Tuesday, September 27, 2016

William Cameron Menzies: A Production Designer Who Has Gone with the Wind

When we think about the landmark film production of Gone With the Wind, most of us conjure up images of Clark Gable and Vivien Leigh, Olivia de Havilland and Hattie McDaniels. If we’re up on film history, we remember the film’s imperious producer, David O. Selznick, as well as a revolving cast of directors that included George Cukor and Victor Fleming. But the name William Cameron Menzies doesn’t readily spring to mind. My colleague Jim Curtis’s exhaustively researched 2015 book, William Cameron Menzies: The Shape of Films to Come, aims to change all that.

Menzies began his career as an art director at the tail-end of the silent era. On such early sound films as 1933’s all-star Alice in Wonderland and the futuristic 1936 Things to Come, he used his artistic talents not only to plan appropriate settings but also to lay out camera moves and action sequences. Through volumes of elaborate sketches that are the forerunners of today’s storyboards, he conceptualized the visual aspects of many productions. He himself described his mandate: “As a production designer, it is my job to dramatize the mood of a picture and to keep it ‘in character.’ This is done simply by coordinating every phase of the production not covered by dialogue and action of the players.” 

That, of course, was a huge responsibility, and Menzies’ family life inevitably suffered. Still, those in the know fully recognized his genius. Selznick insisted he be part of the Gone With the Wind team, and later granted him the brand-new “production designed by” credit to reflect the broad scope of his services. Ironically, the Academy of Motion Picture Arts and Sciences did not recognize the title of production designer when it came to handing out Oscars. That’s why the art direction Oscar for Gone With the Wind (one of eight won by the film) went solely to Lyle R. Wheeler. Happily, at the Oscar ceremony Menzies was awarded a special plaque recognizing his “outstanding achievement in the use of color for the enhancement of dramatic mood” in the film. (He had earlier nabbed a competitive Oscar for the 1928 silent, Tempest, but won no awards in his later career, which ended with an associate producer credit on 1956’s Around the World in Eighty Days.)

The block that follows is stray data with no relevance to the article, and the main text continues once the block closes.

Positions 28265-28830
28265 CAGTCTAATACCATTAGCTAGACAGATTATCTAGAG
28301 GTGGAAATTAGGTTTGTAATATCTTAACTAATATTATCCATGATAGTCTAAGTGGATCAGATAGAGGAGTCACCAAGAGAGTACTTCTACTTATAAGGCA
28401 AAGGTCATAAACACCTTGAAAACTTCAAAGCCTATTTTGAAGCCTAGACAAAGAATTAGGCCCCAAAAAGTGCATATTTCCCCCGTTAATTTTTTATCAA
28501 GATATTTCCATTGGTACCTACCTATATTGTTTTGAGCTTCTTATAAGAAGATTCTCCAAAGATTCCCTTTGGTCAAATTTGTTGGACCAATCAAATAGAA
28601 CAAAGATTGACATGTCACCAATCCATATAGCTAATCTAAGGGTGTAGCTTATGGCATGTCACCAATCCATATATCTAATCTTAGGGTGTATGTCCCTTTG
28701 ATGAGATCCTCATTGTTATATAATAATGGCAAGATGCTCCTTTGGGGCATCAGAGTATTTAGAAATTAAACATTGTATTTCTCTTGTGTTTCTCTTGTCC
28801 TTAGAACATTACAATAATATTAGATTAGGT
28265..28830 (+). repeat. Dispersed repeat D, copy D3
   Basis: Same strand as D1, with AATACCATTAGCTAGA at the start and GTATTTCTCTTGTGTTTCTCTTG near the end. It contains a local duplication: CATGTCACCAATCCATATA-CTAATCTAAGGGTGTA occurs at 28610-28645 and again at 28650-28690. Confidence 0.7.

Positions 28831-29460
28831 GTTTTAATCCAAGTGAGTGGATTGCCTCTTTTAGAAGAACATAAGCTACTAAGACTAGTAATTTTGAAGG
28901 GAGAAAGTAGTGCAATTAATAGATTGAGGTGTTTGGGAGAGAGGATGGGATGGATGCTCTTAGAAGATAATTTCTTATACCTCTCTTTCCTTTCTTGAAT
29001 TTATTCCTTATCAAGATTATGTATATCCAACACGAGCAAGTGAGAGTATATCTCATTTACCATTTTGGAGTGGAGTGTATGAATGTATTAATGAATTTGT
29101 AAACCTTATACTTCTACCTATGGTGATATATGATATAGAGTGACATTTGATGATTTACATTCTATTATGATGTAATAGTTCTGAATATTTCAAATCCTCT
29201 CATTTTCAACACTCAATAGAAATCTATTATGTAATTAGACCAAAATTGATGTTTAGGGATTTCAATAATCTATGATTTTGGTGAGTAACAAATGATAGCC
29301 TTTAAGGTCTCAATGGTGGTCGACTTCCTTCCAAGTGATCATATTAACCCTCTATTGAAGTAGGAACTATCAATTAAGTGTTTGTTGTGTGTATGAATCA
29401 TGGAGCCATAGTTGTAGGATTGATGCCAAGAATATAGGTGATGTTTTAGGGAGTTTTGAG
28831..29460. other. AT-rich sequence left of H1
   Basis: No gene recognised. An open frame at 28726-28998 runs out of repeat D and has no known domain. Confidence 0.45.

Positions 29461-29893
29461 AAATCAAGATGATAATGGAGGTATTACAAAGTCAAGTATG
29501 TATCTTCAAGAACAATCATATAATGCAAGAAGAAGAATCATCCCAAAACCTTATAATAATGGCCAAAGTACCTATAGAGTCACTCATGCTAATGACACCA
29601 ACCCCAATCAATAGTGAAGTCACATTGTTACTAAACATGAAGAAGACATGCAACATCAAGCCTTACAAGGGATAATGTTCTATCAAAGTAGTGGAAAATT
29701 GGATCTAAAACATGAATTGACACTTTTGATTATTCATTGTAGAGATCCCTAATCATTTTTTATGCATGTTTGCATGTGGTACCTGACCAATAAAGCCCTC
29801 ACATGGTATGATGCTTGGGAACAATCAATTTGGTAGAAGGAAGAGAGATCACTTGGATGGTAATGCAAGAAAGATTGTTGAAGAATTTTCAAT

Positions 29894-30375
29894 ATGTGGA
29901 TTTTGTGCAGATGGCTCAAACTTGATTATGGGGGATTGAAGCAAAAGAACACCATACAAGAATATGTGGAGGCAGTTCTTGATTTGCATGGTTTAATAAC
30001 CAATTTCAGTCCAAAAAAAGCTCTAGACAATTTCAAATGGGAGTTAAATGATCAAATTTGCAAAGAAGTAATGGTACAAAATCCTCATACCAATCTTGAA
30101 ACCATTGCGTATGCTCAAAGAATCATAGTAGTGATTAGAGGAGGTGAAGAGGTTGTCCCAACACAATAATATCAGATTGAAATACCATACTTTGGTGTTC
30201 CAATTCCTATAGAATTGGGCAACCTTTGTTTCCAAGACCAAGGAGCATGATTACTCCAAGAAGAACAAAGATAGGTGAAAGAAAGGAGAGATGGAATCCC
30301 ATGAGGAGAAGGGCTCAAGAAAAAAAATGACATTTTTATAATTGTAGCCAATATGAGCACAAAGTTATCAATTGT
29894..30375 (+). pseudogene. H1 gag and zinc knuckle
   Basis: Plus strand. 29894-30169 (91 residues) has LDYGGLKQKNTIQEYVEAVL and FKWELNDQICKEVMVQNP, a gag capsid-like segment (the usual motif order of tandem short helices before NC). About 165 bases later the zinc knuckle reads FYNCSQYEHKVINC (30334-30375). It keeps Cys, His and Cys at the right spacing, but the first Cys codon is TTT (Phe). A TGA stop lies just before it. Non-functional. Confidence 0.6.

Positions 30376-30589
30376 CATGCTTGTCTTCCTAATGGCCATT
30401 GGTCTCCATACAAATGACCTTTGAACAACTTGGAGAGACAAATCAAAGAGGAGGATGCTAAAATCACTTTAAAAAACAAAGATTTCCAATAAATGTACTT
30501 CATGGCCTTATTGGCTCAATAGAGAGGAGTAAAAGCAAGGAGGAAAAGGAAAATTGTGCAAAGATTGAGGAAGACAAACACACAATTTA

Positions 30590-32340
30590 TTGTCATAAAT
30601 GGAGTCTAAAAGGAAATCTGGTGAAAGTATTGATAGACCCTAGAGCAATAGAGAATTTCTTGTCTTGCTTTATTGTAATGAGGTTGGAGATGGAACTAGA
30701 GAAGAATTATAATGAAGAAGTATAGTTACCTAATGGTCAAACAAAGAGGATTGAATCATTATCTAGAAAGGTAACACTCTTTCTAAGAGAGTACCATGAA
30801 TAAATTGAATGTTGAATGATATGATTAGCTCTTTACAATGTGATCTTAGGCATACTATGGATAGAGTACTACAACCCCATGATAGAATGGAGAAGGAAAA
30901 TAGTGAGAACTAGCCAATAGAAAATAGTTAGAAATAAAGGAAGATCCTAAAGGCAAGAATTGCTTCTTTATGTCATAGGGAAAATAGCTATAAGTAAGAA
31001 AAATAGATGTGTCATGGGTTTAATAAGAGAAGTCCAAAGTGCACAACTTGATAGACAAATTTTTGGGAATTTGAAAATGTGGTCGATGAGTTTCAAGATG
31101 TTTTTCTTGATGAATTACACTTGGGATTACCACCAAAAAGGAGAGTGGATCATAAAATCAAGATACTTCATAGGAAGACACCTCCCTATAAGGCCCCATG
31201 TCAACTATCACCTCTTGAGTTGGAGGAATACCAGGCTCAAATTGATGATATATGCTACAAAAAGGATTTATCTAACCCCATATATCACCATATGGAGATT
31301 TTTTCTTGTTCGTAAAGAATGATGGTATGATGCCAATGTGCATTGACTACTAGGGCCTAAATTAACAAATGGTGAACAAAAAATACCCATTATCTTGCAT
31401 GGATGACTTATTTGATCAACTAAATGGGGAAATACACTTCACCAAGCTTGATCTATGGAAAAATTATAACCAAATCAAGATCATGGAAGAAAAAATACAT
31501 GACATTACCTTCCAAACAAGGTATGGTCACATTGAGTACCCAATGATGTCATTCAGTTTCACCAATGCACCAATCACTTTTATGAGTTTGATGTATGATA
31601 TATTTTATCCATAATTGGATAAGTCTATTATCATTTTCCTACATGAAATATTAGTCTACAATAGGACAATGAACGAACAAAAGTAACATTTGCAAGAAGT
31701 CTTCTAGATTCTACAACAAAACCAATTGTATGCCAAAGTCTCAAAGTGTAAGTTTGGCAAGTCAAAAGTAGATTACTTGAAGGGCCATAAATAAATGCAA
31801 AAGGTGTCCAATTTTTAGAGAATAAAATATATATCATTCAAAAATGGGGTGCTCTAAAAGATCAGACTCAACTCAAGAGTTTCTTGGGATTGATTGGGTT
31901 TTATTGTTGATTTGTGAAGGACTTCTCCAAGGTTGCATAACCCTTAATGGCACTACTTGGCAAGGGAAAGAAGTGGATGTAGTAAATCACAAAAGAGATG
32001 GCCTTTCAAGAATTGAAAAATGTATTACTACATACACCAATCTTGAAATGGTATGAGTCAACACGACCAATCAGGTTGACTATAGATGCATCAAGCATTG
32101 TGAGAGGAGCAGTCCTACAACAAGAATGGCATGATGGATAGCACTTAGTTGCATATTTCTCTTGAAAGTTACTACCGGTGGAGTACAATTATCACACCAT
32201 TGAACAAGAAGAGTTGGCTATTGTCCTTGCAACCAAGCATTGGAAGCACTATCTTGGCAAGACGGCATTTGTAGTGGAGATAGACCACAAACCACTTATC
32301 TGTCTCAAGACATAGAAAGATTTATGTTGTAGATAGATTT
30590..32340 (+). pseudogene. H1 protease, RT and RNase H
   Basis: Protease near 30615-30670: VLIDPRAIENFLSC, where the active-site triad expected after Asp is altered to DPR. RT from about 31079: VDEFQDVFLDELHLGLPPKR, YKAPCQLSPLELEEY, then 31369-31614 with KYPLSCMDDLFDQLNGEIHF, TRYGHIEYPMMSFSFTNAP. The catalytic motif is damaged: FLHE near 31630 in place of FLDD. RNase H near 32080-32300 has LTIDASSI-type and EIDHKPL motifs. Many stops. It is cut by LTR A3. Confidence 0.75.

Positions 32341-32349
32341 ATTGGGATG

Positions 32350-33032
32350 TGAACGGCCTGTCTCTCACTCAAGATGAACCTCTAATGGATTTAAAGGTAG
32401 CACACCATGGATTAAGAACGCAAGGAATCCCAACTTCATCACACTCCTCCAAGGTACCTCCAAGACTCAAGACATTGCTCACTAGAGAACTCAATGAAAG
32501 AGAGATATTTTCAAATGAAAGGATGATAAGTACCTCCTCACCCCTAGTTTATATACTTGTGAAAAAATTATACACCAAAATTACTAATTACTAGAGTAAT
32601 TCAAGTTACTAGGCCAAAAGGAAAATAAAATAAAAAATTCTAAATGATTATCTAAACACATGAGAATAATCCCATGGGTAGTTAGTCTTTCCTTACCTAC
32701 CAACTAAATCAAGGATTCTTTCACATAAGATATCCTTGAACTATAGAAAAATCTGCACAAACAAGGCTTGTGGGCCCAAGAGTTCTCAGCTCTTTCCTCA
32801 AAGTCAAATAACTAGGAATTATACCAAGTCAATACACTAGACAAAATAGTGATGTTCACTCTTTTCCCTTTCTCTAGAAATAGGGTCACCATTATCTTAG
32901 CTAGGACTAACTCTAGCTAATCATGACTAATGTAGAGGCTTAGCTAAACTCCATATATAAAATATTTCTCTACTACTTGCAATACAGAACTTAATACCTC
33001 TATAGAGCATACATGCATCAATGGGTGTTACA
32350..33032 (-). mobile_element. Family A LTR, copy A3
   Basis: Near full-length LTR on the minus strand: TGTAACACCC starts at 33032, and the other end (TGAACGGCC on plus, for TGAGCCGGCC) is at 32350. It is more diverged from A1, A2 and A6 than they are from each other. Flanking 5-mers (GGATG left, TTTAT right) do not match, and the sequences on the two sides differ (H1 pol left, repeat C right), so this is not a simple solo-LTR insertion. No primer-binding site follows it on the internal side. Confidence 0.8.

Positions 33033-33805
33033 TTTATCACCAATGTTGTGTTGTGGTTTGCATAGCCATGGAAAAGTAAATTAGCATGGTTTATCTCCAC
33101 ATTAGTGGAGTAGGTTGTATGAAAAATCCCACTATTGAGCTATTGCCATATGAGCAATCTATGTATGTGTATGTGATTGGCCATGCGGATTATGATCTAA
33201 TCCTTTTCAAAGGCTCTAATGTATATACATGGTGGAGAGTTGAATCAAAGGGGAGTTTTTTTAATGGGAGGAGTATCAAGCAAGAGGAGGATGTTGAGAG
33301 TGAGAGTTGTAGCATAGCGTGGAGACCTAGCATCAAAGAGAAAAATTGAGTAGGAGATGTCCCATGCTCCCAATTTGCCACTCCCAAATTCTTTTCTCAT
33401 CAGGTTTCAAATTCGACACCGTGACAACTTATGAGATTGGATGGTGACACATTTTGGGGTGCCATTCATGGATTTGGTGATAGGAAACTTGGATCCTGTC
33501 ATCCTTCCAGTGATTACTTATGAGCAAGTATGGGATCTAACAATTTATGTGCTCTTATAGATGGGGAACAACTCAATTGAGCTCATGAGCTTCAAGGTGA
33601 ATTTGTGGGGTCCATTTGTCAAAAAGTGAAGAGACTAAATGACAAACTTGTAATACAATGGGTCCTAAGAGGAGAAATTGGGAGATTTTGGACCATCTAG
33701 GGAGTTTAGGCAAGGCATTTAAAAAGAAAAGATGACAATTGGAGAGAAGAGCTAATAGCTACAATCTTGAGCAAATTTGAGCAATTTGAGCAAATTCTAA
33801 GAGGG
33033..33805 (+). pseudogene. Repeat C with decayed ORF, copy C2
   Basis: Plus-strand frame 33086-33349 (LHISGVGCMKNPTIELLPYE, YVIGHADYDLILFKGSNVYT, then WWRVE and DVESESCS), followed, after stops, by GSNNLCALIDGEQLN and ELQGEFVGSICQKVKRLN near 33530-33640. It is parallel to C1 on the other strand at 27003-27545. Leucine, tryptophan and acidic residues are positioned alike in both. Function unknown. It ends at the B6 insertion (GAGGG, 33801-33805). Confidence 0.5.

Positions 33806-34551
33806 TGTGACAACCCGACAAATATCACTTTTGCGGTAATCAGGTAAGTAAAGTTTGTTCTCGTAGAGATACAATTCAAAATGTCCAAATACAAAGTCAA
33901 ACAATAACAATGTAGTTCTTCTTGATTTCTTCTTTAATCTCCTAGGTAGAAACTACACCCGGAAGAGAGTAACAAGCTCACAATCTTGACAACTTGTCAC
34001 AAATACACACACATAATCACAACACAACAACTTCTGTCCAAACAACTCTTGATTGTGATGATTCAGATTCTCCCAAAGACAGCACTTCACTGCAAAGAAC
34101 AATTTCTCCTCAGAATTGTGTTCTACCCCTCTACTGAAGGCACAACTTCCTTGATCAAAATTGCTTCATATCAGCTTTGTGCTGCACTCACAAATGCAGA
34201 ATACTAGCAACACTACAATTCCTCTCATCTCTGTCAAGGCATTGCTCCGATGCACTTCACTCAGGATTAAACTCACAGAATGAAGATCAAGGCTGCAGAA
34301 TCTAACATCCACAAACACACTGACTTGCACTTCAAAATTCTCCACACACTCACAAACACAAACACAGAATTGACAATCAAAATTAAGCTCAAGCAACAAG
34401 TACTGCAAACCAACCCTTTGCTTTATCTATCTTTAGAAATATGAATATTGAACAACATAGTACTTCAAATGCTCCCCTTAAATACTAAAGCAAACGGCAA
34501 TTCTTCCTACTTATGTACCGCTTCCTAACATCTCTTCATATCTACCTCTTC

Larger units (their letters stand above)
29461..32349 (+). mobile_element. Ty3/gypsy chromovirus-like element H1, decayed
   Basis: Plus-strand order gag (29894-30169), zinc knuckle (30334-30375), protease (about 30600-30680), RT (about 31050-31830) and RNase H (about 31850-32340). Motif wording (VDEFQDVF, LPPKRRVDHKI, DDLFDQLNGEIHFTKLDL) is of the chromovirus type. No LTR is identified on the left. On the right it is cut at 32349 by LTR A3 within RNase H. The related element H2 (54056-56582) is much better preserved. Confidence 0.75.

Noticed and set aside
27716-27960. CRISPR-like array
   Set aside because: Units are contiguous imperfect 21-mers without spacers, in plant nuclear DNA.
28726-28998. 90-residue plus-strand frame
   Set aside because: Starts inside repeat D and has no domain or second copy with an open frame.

The Academy’s recognition of Menzies’ work on Gone With the Wind focused on his pioneering use of color. For instance, he deliberately chose severe red skies & indigo backings” to punch up somber scenes like the burning of Atlanta. When it came to filming the moment in which Melanie gives birth, the challenge was to suggest the anguish of the experience while not running afoul of the MPAA’s Breen office, which frowned on depicting outright pain and suffering. Menzies’ solution was to choose angles “of stark black and sharp, knifelike patterns of yellow, no light falling on the shutters or the human figures in the foreground, simply a white backing reflecting the colored glare of flood lamps through the slits.” He intuited that orange was a hot color, while black could suggest violence. The combination of the two colors suggested both a steamy afternoon and the violence of childbirth.

Menzies’ contributions to Gone With the Wind also included the iconic use of a (fake) tree in the foreground to add drama to the shot of Gerald O’Hara showing his daughter the land that is her birthright. When he needed towering shadows of Leigh and de Havilland, he got the effect by using doubles who were required to move in unison with the two actresses in the foreground of the shot. Who knew?  

Speaking of Atlanta, I encourage all working writers and journalists to be aware of the American Society of Journalists and Authors’ regional conference in that fair city on Saturday, November 5. There’ll be loads of practical info on how to further your career. Early bird sign-up rates end soon. Here’s the link. 

Friday, September 23, 2016

Curtis Hanson: An L.A. (and Roger Corman) Story

With the passing of Curtis Hanson, we’ve lost another great director. He recently died in his Hollywood Hills home at the all-too-early age of 71. Hanson is best known for directing 1997’s L.A. Confidential, a film noir thriller based on James Ellroy’s novel exploring police corruption in the City of Angels, circa 1950.  Hanson called L.A. Confidential his most personal project, because Ellroy was “telling a story set in the same city that I grew up in and dovetails with certain ambitions that I’ve had in terms of telling an L.A. story.” L.A. Confidential  would be nominated for seven Oscars, including Best Director and Best Picture. Kim Basinger won an supporting actress Oscar for her femme fatale role, and another went to Hanson, along with Brian Helgeland, for their adapted screenplay. Too bad the film was up against Titanic.

Before he took the helm of L.A. Confidential, Hanson had directed such successful nail-biters as The Hand that Rocks the Cradle (1992) and The River Wild (1994). He also succeeded with Wonder Boys (2000, based on Michael Chabon’s novel of academic life), and the surprisingly appealing 8 Mile (2002), about the rise of rapper Eminem. Though Hanson could delve into a female relationship story (In Her Shoes, 2005), his natural bent seemed to be toward the dark and violent side of life. That’s hardly surprising: he emerged (like Titanic’s James Cameron and so many more of Hollywood’s rising directors) from the colorfully grim world of Roger Corman.